When you can’t get out to visit other ceramic artists in their studios, remember to check in with Ceramic Arts Daily to keep you inspired in your studios. Even if we don’t realize it at the time, looking at other artists’ work – at all types of work – informs our own creative processes. I hope that this video, and all the great stuff in the video archives and features archives, helps keep your creative juices flowing. In addition to the video, Benjamin has shared some additional thoughts on his altered vase forms and his influences below.
Today’s video comes to us from potter Keith Phillips of Asheville, North Carolina. Keith takes us through his process of making squared-off mugs, starting on the pottery wheel with a bottomless cylinder and continuing through to the finishing stages, which incorporate some handbuilding techniques.
Since there is no narration on this video (just snappy tunes!), Keith has shared some additional thoughts and instruction on this process below. With the visual of the video and the written how-to instruction, you should be all set to try this technique in your own studios! – Jennifer Harnetty, editor.
I thought this would be a fun video to share because of the somewhat unusual methods potter Dave Henry uses to throw his pitchers. I figure that it is always good to think outside the cylinder, so to speak, and see how others approach various ceramic processes, even if you are quite comfortable with your own methods.
A self-proclaimed pack rat, Dave likes to raid his junk box to make homemade ceramic tools. In this video, he uses his hand-made spout maker and a hand-made extruder gun, in addition to some store-bought pottery tools. In case you would like to make a spout maker of your own, we’ve also included Dave’s instructions. He plans to follow up with a video on making his homemade extruder gun, as well. So, look for that in the future. – Jennifer Harnetty, editor.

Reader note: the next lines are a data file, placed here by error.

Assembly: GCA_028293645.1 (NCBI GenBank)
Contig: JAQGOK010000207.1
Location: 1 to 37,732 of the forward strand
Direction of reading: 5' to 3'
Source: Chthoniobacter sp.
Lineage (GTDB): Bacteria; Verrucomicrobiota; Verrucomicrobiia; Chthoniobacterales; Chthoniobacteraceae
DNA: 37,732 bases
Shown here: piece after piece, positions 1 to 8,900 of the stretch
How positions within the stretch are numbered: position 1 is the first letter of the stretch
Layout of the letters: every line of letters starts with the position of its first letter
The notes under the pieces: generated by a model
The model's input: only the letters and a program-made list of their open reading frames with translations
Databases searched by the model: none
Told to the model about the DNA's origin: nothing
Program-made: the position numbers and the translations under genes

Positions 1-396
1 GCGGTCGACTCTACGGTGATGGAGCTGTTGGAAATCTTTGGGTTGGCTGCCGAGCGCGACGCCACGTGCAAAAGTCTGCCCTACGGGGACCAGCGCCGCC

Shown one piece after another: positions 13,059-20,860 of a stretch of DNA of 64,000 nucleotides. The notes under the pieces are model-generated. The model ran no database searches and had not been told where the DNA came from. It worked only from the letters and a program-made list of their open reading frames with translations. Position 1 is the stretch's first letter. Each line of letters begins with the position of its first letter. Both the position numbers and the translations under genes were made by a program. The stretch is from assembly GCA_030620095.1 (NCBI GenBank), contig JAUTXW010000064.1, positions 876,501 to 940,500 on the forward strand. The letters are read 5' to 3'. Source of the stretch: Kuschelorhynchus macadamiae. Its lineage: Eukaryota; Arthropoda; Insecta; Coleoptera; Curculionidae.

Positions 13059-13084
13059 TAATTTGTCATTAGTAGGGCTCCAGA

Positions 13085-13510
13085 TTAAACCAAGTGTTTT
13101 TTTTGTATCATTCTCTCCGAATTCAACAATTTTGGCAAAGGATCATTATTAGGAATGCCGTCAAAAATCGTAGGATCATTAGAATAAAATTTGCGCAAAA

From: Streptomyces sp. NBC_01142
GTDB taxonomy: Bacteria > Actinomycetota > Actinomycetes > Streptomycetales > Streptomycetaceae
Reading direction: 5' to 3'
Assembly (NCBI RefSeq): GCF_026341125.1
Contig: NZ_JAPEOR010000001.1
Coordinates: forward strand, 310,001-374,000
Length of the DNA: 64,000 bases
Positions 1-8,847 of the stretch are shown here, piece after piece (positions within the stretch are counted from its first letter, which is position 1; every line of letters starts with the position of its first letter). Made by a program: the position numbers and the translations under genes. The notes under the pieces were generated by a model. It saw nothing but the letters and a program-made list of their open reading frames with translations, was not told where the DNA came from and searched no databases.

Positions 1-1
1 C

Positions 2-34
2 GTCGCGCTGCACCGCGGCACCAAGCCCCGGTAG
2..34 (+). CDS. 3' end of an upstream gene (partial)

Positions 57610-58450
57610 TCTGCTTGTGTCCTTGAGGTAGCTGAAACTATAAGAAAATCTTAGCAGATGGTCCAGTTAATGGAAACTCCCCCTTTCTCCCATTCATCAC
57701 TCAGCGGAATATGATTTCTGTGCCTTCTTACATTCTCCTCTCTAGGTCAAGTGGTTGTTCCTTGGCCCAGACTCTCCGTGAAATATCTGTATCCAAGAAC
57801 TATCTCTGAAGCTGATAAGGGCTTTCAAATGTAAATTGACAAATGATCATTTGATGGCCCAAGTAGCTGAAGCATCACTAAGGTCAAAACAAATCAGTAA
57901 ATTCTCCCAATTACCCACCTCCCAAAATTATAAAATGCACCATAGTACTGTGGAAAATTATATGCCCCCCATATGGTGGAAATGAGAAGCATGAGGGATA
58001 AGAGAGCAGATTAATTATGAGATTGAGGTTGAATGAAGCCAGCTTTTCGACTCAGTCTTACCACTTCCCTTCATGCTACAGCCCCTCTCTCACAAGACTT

Today, we have another video from North Carolina potter Mark Peters. In it, Mark demonstrates how to make a homemade wire faceting tool and then shows how to use it to make a lovely loosely faceted bowl on the potters wheel. Next week, we’ll show you Mark’s follow-up video on trimming and glazing these faceted bowls. Plus, Mark will share a glaze and slip recipe that he likes to use on these forms. Stay tuned!
-Jennifer Harnetty, editor.
Making citrus juicers on the wheel is a fun and deceptively simple little project. Juicers are handy additions to any kitchen and make great gifts too. In today’s Video Tip of the Week, Simon Leach demonstrates his juicer throwing technique. After a student had requested a juicer demo, Simon obliged and decided to put it on video. If I heard him correctly, I think this is the first juicer he has attempted – pretty darn good for a first try. If you have any tips on making juicers that you would like to share with Simon and everyone else, post them in the comments! – Jennifer Harnetty, editor.